United States District Court, W.D. Tennessee, Eastern Division
ORDER CONSTRUING PLEADING AS A § 2254 PETITION,
DISMISSING PETITION WITHOUT PREJUDICE, DENYING CERTIFICATE OF
APPEALABILITY, AND DENYING LEAVE TO APPEAL IN FORMA
BREEN UNITED STATES DISTRICT JUDGE
October 15, 2019, Petitioner, Gregory Goff, filed a pro
se habeas corpus petition (the “Petition”),
on a pleading form used for cases brought pursuant to 28
U.S.C. § 2241. (Docket Entry (“D.E.”) 1.)
The Petition is before the Court for preliminary review. For
the following reasons, the Petition is DISMISSED.
inmate challenges a conviction from the Madison County
Circuit Court dated October 10, 2019,  on grounds
relating to the sufficiency of the evidence. (Id. at
PageID 1, 6-7.) The Petition is therefore in the nature of a
pleading brought pursuant to 28 U.S.C. § 2254, and the
Court liberally construes it as such. See 28 U.S.C.
§ 2254(a) (“[A] district court shall entertain an
application for a writ of habeas corpus in behalf of a person
in custody pursuant to the judgment of a State court
only on the ground that he is in custody in violation of the
Constitution or laws or treaties of the United
States.”) (emphasis added).
these circumstances, the Court would normally require the
inmate to refile the Petition on the Court's § 2254
form. However, it is apparent that Goff has not exhausted his
state court remedies, as required by statute. See 28
U.S.C. § 2254(b)(1) (“An application for a writ of
habeas corpus on behalf of a person in custody pursuant to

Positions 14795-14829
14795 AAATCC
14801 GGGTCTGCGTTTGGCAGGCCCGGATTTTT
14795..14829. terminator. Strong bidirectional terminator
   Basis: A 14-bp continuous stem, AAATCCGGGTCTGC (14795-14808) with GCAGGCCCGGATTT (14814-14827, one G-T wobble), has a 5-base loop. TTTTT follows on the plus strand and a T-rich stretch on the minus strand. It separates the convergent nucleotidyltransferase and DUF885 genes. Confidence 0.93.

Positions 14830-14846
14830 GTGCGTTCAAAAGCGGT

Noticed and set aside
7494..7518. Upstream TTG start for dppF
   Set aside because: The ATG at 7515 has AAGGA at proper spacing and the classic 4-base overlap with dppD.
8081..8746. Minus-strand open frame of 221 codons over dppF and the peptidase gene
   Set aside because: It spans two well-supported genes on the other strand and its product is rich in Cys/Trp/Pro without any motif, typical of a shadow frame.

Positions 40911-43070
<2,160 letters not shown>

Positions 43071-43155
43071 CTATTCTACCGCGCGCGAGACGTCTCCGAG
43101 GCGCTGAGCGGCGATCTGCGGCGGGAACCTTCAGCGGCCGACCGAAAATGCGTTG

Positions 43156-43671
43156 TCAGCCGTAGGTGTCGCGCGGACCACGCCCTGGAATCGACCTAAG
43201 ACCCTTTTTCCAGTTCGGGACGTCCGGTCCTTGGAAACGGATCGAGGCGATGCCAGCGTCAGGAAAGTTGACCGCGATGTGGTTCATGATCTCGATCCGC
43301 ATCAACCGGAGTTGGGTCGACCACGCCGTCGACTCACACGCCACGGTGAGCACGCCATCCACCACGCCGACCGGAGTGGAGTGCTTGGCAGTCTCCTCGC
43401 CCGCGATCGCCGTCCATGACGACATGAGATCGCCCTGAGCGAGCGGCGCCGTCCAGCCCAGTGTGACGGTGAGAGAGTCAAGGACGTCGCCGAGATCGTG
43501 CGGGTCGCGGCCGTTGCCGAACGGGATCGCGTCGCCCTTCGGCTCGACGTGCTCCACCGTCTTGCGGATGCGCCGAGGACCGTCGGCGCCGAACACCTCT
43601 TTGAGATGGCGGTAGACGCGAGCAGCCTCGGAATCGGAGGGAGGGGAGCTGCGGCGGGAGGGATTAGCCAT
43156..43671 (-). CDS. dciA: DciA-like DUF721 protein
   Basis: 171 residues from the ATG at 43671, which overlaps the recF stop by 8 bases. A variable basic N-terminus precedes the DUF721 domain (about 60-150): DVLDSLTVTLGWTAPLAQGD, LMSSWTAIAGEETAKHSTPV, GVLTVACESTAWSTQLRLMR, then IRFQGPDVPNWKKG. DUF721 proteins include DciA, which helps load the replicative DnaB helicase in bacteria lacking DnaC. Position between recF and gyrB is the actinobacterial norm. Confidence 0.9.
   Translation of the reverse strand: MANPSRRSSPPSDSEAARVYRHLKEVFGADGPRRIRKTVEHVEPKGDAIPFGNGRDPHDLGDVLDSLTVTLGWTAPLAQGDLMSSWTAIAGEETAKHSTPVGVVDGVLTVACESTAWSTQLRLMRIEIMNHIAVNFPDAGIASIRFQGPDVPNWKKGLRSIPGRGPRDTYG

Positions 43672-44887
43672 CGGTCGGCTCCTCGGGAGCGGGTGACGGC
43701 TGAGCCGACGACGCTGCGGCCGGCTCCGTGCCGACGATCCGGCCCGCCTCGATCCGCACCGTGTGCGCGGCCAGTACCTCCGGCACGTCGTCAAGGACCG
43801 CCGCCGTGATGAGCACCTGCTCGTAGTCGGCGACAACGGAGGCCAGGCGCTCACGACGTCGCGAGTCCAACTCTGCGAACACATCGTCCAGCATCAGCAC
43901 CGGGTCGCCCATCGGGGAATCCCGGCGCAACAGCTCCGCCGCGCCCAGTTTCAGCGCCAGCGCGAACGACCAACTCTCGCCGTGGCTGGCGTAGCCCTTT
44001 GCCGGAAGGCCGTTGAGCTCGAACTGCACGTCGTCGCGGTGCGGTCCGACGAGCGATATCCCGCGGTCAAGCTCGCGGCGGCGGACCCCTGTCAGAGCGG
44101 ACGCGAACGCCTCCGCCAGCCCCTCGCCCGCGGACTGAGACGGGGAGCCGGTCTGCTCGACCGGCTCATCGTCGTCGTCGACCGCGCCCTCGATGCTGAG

the judgment of a State court shall not be granted unless it
appears that . . . the applicant has exhausted the remedies
available in the courts of the State.”). Specifically,
he admits that his “case [is] still pending”
before the trial court. (D.E. 1 at PageID 2.) Because the
claims presented in the Petition have not been exhausted,
dismissal of the Petition is warranted. See Rose v.
Lundy, 455 U.S. 509, 518-22 (1982).
Petition is therefore DISMISSED without prejudice.
§ 2254 petitioner may not proceed on appeal unless a
district or circuit judge issues a certificate of
appealability (“COA”). 28 U.S.C. §
2253(c)(1); Fed. R. App. P. 22(b)(1). A COA may issue only if
the petitioner has made a substantial showing of the denial
of a constitutional right. 28 U.S.C. § 2253(c)(2)-(3). A
substantial showing is made when the petitioner demonstrates
that “reasonable jurists could debate whether (or, for
that matter, agree that) the petition should have been
resolved in a different manner or that the issues presented
were ‘adequate to deserve encouragement to proceed
further.'” Miller-El v. Cockrell, 537 U.S.
322, 336 (2003) (quoting Slack v. McDaniel, 529 U.S.
473, 484 (2000)). “If the petition was denied on
procedural grounds, the petitioner must show, ‘at
least, that jurists of reason would find it debatable whether
the petition states a valid claim of the denial of a
constitutional right and that jurists of reason would find it
debatable whether the district court was correct in its
procedural ruling.'” Dufresne v. Palmer,
876 F.3d 248, 252-53 (6th Cir. 2017) (per curiam) (quoting
Slack, 529 U.S. at 484).
case, reasonable jurists would not debate the correctness of
the Court's decision to dismiss the Petition. Because any
appeal by Petitioner does not deserve attention, the Court
DENIES a certificate of appealability.
to Federal Rule of Appellate Procedure 24(a), a party seeking
pauper status on appeal must first file a motion in the
district court, along with a supporting affidavit. Fed. R.
App. P. 24(a). However, Rule 24(a) also provides that if the
district court certifies that an appeal would not be taken in
good faith, the prisoner must file his motion to proceed
in forma pauperis in the appellate court.
case, for the same reason it denies a COA, the Court
CERTIFIES, pursuant to Rule 24(a), that any appeal in this
matter would not be taken in good faith. Leave to appeal
in forma pauperis is therefore DENIED.
 Petitioner does not explain the nature
of the ...